His ERA was 4.82 last year, a year in which his annual velocity drops continued. IMO thats definitely being in the woods.

     

     



    Everyone's velocity drops.  Without context, it is about the same as saying we are getting older.

     

     



    Whatever the reason is for the drop in velocity, its never a good thing. There is much more room for error with a 96 mph fastball than one at 92. So thats a likely reason for Lester's decline last year. I think it was an aberration, last year-but I also do not expect him to somehow shave a full RPG off his ERA by the end of this season. Even 0.6 RPG is a big improvement. I think he can do that. But not much more.

     

     



    Not always true.  Velocity drop can help a pitcher pitch smarter instead of relying on heat.  The room for error in 96 and 92 is debatable.  yes, you can overpower at 96 and you cannot at 92.  On the other hand, 96 is a little harder to locate, and you might get away with it if a big league hitter is asleep at the wheelhouse, but, a 96 in the slightly wrong place or in the right place but slightly flat is leaving the yard.  Sometimes, a pitcher comes into his own when he can no longer be a "thrower".

     

     




    Of course some pitchers have, by necessity, become better pitchers when their velocity dropped. But all other things being equal (specifically, being able to locate that fastball), I would rather have a guy with heat than a guy who can only throw at 90 or 92. Fastballs at 96+ are hittable by ML players if the pitcher cannot locate it, but with a ball thrown that hard there is more room for error.

     

     



    Perhaps.  I think 98 gives you some room for error, but I am not sure how much there is at 96.  papelbon at 96 became quite human.  Papelbon at 98 was unhittable.

     

     



    What I am saying is that you have to compare apples to apples. I would rather take a guy throwing at 90 who has pinpoint location than a guy throwing at 98 who cannot locate. I am talking about two guys who CAN locate. The guy who has better velocity has more room for error. Now maybe Lester can become a better pitcher even with his velocity drop; thats possible. Last year's effort did little to convince me of it though.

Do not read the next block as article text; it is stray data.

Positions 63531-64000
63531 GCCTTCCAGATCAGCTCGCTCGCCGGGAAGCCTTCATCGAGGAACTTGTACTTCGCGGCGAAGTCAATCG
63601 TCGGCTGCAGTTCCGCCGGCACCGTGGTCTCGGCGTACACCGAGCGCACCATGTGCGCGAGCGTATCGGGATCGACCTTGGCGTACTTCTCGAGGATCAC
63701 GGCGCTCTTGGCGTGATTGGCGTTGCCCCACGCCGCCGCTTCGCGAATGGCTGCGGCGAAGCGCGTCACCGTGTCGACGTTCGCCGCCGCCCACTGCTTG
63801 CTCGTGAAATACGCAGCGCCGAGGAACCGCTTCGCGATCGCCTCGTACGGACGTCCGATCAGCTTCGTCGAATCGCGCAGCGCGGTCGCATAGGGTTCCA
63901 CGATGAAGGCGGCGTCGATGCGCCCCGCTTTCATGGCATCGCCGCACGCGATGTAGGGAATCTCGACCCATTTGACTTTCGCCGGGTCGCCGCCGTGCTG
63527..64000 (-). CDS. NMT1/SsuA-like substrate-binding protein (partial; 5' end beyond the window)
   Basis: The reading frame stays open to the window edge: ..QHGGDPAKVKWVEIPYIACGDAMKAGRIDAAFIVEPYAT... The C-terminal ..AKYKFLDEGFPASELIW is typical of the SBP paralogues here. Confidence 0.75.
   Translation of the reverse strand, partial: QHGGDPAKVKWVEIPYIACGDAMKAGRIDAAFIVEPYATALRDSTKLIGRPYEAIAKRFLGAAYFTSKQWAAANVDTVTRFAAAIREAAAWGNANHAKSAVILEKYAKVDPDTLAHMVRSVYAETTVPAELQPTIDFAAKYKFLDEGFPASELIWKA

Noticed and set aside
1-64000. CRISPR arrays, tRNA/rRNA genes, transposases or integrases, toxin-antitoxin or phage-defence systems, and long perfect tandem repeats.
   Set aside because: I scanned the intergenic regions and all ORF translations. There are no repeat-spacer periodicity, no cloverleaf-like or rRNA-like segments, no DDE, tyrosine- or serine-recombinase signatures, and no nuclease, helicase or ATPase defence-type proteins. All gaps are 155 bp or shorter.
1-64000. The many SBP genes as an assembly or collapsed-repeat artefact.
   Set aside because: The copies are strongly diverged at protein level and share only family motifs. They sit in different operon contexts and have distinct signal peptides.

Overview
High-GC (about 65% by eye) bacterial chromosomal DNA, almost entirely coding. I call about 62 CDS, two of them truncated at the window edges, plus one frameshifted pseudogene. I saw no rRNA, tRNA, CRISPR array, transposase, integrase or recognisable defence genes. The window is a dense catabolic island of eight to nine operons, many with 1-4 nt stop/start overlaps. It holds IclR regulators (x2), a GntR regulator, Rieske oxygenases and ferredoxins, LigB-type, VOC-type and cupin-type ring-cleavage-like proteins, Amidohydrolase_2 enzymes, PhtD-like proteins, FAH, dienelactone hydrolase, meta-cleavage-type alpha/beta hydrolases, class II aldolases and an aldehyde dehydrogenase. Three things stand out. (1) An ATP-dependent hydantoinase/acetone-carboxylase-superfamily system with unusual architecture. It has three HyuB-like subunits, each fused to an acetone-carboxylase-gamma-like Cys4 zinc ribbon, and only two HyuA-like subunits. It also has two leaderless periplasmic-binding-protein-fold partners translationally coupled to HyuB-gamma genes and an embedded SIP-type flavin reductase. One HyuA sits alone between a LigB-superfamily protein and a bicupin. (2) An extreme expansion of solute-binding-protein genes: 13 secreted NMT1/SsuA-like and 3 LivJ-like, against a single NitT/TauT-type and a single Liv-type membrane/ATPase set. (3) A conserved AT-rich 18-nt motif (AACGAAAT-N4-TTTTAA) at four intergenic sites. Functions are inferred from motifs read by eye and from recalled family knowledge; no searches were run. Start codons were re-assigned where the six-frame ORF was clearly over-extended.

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    Re: Jon Lester is not out of the woods just yet

    In response to pumpsie-green's comment:

    In response to SpacemanEephus' comment:

     

    In response to pumpsie-green's comment:

     

    In response to SpacemanEephus' comment:

     

    In response to pumpsie-green's comment:

     

    In response to Joebreidey's comment:

     

    In response to pumpsie-green's comment:

     

    In response to maxbialystock's comment:

     

    OP attack on Lester is unmerited.  Plus I really disagree with the image of "not out of the woods" because I didn't think he was in the woods.  That said, I disagree with his reluctance to use the changeup.  He relies too much on his variations on the fastball which are too hittable when not mixed in with effective breaking balls. 

     




    His ERA was 4.82 last year, a year in which his annual velocity drops continued. IMO thats definitely being in the woods.

     

     



    Everyone's velocity drops.  Without context, it is about the same as saying we are getting older.

     

     



    Whatever the reason is for the drop in velocity, its never a good thing. There is much more room for error with a 96 mph fastball than one at 92. So thats a likely reason for Lester's decline last year. I think it was an aberration, last year-but I also do not expect him to somehow shave a full RPG off his ERA by the end of this season. Even 0.6 RPG is a big improvement. I think he can do that. But not much more.